PICS | Man chains his neck to the US Supreme Court fence in protest over abortion rights

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Abortion rights activist Guido Reichstadter chains himself to a security fence in front of the US Supreme Court.
Abortion rights activist Guido Reichstadter chains himself to a security fence in front of the US Supreme Court.
Drew Angerer / GETTY IMAGES NORTH AMERICA / Getty

An abortion rights protester on Monday chained himself to a perimeter fence set up outside the US Supreme Court to protest its expected decision overturning the landmark 1973 Roe v Wade ruling that legalized the procedure nationwide.

The man, who secured a heavy-duty U-shaped bicycle lock around his neck, chanted "Overturn Roe? Hell no!" as a group of anti-abortion protesters marched and shouted back at him, carrying signs with slogans including "Protection at Conception."

WASHINGTON, DC - JUNE 6: Abortion-rights activist
Abortion rights activist Guido Reichstadter is confronted and detained by Supreme Court Police officers after chaining himself to a security fence.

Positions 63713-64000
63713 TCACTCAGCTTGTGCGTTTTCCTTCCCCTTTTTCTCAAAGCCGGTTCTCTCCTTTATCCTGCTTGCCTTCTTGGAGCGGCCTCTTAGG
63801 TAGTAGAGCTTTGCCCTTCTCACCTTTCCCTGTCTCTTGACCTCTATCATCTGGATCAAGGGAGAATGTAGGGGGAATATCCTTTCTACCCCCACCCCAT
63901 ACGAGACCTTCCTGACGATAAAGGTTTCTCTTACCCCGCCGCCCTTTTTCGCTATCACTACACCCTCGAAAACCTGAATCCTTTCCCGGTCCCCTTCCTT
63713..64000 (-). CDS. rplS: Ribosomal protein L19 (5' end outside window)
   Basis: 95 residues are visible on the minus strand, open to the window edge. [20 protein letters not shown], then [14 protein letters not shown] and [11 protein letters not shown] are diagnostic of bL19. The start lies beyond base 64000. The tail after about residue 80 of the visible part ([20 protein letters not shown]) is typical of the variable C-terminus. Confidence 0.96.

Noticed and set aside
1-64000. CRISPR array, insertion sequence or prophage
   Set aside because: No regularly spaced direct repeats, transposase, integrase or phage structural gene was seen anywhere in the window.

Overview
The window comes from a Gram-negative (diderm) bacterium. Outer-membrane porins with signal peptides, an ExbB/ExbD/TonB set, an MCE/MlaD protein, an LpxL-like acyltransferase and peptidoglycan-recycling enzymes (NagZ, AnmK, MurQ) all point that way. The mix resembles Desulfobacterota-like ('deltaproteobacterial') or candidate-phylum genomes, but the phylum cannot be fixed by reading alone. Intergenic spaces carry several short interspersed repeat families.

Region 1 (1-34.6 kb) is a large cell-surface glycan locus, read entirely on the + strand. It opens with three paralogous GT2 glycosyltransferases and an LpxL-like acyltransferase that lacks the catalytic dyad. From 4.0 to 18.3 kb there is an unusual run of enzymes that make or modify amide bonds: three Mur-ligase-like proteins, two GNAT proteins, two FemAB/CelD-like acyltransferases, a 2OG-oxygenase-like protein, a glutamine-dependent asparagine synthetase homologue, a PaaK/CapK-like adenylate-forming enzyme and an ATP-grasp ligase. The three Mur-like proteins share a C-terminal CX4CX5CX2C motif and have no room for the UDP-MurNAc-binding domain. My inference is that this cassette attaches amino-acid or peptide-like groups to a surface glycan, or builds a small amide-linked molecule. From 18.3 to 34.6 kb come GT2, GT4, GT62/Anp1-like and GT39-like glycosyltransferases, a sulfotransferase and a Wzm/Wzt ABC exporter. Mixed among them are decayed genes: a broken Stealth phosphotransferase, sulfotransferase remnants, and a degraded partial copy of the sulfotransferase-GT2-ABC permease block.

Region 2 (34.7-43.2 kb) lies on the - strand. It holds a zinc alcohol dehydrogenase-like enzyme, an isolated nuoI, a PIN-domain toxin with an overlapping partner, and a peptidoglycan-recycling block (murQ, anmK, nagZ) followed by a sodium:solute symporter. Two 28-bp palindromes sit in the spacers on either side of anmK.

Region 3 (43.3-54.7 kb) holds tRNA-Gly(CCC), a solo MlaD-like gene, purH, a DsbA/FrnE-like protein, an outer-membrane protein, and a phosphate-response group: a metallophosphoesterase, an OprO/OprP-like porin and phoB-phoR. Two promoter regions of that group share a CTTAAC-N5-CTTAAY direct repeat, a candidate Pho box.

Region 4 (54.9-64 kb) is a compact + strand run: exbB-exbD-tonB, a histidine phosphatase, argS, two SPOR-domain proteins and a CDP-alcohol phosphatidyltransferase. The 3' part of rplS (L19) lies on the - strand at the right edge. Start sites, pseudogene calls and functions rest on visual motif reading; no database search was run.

The man remained secured to the fence for about 15 minutes until he was removed by authorities. He held up a green bandana with the address of an abortion rights group's website. In a video on the group's Twitter feed, the man identified himself as Guido Reichstadter of Miami and said he was there because Americans' rights were coming under attack.

"I'm doing this as the first step, kind of like throwing down the gauntlet, the first step in a call to the people of America who support abortion rights - and that's the vast majority of us - to step out of inaction and passivity and sitting back and to enter nonviolent resistance," he said.

A pro choice activist is detained by Supreme Court
A pro choice activist is detained by Supreme Court Police officers after chaining himself to a security fence in front of the US Supreme Court.

The ruling in the case, involving Republican-backed abortion restrictions in Mississippi, is expected by the end of June.

Abortion rights battles have been flaring around the country since a draft opinion powered by the Supreme Court's conservative majority that would overturn the landmark decision was leaked last month.

Such a ruling would enable states to outlaw abortion, a goal of many Republican elected officials and religious conservatives.


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